Northwestern Qatar Dean Everette Dennis reflects on the campus’ first decade


Daily file photo by Adrian Wan

Students at Northwestern University in Qatar. The campus marked its ten-year anniversary this year.

Gabby Birenbaum, Campus Editor

When Everette Dennis was first approached about being the dean of Northwestern University in Qatar, his inclination was to pass. Now leaving after seeing the school through its first decade, Dennis is glad he took the chance and proud of the progress the campus has made.

As NU-Q reaches its ten-year milestone, Dennis said the school has grown from a startup venture to a “maturing” school. Having opened its doors in 2008 in Education City after being approached by the Qatar Foundation for Education, Science and Community Development, Dennis, who started in 2011, oversaw the transition from an initial graduating class of 36 students to a cohort of over 100 students in the class of 2022.

Dennis said one of the biggest challenges of leading the school was understanding how Qatar’s laws would affect their academic ventures, including their journalism and communications program. Qatari law does not provide for freedom of the press, and freedom of expression is limited and punishable in some cases.

“The first challenge is: Can you have freedom of expression and academic freedom?” Dennis told The Daily. “The answer is yes, but that had to be tested out. That was promised by the Qatar Foundation, it has worked out very well.”

“Beyond that, beyond the whole business of academic freedom for students, student-journalists, student-filmmakers and others, — to be able to work effectively in the local environment,” he said of additional challenges. “That takes some navigation … You find out by trying it out and testing the waters and making sure it works, and that’s been a gratifying experience and continues to be.”

In recent years, faculty have also had to contend with a blockade from neighboring nations against Qatar, led by Saudi Arabia, as punishment for allegedly supporting terrorist activity.

The struggles that come from trying to define press freedom and from the blockade empowered freshman Al-Reem Al Zaman to study journalism.

“(The blockade) has made me curious to learn more about the world of the media, and to be a part of the industry in the long run,” Al Zaman said in an NU-Q news release.

Dennis said having a campus in Qatar has strategic advantages. Its proximity to the rest of the the Middle East, as well as India and sub-Saharan Africa, allows the campus to recruit an incredibly diverse student body and make a truly global impact, he said. Among the current student body, over 40 countries are represented. Qataris make up slightly over half of the school’s population.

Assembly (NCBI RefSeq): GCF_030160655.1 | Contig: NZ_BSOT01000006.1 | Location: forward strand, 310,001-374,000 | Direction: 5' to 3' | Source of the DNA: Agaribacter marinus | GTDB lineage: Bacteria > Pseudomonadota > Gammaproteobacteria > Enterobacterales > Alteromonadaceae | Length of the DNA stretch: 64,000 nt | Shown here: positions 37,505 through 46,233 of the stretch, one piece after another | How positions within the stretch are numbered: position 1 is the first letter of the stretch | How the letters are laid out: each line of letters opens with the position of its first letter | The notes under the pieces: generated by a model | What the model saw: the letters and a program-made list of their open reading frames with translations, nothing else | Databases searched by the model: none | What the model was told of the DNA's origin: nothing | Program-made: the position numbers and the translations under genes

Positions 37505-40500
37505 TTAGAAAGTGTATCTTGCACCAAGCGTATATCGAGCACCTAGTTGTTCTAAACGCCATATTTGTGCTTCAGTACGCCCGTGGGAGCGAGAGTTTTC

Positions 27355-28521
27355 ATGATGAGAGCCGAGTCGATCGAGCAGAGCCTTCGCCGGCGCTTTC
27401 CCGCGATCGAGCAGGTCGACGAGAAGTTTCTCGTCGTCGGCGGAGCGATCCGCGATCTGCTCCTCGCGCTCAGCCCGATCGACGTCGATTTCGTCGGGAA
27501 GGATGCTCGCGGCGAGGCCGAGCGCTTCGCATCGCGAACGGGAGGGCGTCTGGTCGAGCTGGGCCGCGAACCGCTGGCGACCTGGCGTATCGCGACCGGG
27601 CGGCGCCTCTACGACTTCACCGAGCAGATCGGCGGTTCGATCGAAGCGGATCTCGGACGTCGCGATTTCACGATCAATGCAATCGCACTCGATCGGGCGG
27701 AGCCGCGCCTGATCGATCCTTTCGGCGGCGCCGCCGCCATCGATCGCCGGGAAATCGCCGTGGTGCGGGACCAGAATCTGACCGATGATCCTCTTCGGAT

Faculty and administrators also believe they can expand the global reach of their journalism program with the upcoming 2022 World Cup in Qatar.

“NU-Q plans to be at the forefront of good sports media by educating journalists on media law and ethics in the region,” NU-Q journalism prof. Craig LaMay said in NU-Q’s 2018 year in review report.

While they continue to figure out how to navigate Qatar’s legal and cultural environment, Dennis said the quality of the academics and the student body has improved in his time at the school. Students’ test scores have climbed and the curriculum has become more holistic while the opportunities to pursue digital storytelling in journalism and communications have benefitted from new technology.

Going forward, Dennis said adaptability will continue to be essential in order to ensure Northwestern’s values can be transferred to a campus over 7,000 miles away. He said he has confidence in whoever succeeds him to face those challenges.

“The big challenge is to probably represent the University there and to create a reputation for the University through the work of the faculty and the staff and the students to make it better-known in the world and to do something that is worthy of the home campus,” Dennis said. “The other one is transferring the values and the programs of Northwestern in a very different cultural setting — mak(ing) sure they work.”

Correction: A previous version of this article incorrectly stated that Everette Dennis was the inaugural dean of NU-Q and that he was retiring. John Margolis was the first dean of NU-Q, and Dennis is taking a leave before coming to Evanston as a member of the Medill faculty.

Email: [email protected]
Twitter: @birenbomb